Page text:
I have seen two exhibitions in the last two days! One was Louise Bourgeoise at Heide Museum of Modern Art.
There is an amazing sculpture of a spider, over a cage. In the cage is a seat. When you see pictures of it, you don't realise the size of it - it is huge. I loved it.
There is a lot of old tapestry in the exhibition - she is from a family of tapestry restorers and a lot of the work we saw was using recycled materials.
There were also some patchwork pieces, using her old clothes, that I particularly liked. They weren't called patchwork but that is essentially what they were. Mind you, she must have had some lovely clothes, the fabrics were gorgeous. I especially liked the ones where she laid transparent layers of chiffon over each other. They were my favourite pieces in the exhibition. We weren't allowed to take photos, you'll just have to try to get there yourselves.
There is an article about in The Age today - the reviewer writes about the 3D pieces, rather than the 2D. I must admit, I was drawn to the less disturbing images.
The second exhibition I went to was Capturing Flora at the Ballarat Art Gallery. It looks at 300 years of botanical art of Australian flowers (and some mosses). It finishes on the weekend. I have been meaning to go for ages and nearly left it too late. We went up on the train, a very comfortable and stress-free way to travel.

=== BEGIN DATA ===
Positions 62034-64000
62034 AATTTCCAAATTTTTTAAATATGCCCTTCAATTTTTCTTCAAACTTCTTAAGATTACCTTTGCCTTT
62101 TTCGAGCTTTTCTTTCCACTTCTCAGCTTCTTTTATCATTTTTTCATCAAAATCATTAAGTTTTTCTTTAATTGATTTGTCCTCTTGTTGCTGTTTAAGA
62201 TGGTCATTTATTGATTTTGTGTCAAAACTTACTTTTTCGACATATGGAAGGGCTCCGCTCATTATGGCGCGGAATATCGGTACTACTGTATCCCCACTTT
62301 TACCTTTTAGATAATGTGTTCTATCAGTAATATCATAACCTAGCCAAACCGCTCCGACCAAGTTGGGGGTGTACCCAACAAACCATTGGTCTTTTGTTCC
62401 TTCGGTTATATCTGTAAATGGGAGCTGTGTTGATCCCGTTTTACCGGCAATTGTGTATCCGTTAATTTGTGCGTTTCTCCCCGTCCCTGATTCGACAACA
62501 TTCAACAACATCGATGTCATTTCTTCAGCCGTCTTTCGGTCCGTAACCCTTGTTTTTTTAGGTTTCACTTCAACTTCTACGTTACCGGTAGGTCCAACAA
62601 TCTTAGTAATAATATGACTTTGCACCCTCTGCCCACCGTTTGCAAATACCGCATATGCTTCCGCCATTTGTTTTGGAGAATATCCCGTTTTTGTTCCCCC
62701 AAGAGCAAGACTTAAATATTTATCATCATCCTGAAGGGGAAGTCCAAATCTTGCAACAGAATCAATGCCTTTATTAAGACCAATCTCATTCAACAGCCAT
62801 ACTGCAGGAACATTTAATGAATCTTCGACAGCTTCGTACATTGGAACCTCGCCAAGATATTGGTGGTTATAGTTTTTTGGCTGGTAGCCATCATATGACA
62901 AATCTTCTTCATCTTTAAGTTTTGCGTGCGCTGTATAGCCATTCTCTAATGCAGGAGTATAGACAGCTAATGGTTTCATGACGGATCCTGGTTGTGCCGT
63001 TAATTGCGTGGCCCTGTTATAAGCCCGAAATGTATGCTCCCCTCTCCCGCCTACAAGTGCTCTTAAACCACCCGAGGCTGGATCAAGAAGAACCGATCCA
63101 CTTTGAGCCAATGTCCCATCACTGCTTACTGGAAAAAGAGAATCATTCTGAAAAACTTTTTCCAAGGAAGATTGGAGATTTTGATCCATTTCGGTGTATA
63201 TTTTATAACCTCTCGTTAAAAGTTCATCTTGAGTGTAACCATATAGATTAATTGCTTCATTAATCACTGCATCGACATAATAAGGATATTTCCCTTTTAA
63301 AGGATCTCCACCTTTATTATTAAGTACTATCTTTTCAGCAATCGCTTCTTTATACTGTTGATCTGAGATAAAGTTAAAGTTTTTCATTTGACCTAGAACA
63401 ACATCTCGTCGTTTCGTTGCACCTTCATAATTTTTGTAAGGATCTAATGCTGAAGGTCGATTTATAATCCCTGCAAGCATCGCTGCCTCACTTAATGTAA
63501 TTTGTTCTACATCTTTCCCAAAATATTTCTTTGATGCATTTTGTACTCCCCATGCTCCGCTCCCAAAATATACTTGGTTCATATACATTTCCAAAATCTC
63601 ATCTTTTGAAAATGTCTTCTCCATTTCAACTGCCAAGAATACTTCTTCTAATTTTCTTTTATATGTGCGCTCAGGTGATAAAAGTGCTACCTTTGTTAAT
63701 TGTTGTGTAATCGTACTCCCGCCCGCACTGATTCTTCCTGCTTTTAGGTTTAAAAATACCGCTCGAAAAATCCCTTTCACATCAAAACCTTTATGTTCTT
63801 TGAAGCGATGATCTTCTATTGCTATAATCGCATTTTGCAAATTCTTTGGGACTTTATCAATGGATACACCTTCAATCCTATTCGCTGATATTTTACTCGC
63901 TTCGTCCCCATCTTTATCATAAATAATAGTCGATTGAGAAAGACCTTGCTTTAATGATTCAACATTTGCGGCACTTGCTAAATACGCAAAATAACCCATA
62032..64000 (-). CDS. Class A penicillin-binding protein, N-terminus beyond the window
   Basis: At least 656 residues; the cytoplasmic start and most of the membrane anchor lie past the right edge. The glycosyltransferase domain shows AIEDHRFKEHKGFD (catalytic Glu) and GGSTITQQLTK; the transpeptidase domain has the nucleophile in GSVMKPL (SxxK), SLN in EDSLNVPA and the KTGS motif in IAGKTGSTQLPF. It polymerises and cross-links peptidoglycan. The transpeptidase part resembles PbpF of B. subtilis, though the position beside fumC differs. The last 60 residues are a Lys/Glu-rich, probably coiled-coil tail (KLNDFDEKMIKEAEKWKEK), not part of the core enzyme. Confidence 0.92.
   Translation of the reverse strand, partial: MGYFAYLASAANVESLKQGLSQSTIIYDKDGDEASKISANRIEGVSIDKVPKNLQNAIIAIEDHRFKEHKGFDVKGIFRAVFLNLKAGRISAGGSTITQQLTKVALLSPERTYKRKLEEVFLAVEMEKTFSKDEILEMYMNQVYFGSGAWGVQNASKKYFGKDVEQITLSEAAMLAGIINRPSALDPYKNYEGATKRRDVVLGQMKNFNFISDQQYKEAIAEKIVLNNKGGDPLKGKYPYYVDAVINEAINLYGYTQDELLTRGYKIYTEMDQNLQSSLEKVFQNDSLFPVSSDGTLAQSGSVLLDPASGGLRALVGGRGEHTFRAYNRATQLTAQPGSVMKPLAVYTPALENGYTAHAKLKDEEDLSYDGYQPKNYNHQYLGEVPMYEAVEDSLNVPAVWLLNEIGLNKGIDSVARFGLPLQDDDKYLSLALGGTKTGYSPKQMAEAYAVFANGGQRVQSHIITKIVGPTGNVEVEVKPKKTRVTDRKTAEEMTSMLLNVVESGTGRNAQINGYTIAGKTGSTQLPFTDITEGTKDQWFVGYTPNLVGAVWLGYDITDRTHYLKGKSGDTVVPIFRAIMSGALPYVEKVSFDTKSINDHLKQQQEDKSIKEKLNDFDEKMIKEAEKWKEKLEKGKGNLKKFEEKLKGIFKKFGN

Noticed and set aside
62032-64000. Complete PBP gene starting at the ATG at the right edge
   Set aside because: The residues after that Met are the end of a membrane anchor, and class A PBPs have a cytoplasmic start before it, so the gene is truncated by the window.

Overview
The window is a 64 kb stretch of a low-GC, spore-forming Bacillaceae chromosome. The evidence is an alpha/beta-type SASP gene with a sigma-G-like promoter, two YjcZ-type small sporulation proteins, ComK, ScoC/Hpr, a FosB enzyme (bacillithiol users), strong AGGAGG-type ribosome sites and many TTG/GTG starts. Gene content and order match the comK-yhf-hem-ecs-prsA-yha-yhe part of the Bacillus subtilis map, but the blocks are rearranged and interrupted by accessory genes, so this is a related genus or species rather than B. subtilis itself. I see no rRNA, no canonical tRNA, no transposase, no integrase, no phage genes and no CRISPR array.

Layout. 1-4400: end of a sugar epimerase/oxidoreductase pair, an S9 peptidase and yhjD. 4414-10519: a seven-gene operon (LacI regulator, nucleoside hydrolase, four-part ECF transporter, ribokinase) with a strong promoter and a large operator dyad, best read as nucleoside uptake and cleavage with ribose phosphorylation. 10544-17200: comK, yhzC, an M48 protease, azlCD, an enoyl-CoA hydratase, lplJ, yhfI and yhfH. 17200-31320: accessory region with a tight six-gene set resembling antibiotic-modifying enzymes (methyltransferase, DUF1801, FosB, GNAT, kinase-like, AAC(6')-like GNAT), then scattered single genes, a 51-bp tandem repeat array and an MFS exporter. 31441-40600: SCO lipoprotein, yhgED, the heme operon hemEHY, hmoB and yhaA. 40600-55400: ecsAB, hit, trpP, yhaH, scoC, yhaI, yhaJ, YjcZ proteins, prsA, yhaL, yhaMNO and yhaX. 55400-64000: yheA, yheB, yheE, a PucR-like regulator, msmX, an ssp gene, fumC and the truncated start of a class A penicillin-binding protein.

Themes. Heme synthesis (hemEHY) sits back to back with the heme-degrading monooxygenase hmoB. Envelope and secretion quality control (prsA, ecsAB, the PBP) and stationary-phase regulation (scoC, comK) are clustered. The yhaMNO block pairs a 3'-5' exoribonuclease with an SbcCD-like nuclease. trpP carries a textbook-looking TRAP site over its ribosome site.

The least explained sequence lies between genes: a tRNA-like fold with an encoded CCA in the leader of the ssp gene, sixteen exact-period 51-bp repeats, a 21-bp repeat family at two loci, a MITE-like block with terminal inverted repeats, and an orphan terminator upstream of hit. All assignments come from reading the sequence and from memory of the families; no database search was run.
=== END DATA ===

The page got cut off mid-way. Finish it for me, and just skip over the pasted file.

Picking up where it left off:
The art works were amazing, all that intricate detail. The process of taking sketches, writing notes and using colour cards, then painting it later was well set out. They must have had very good visual memories, as well as the drawing and painting talent.
It was interesting to see this just after having been to the Napoleon exhibition which also had engravings and drawings of the early European settlement of Australia. It is strange to think that wars and revolutions so far away were in any way related to Australia and impacted on the journeys of discovery of botanists and other scientists.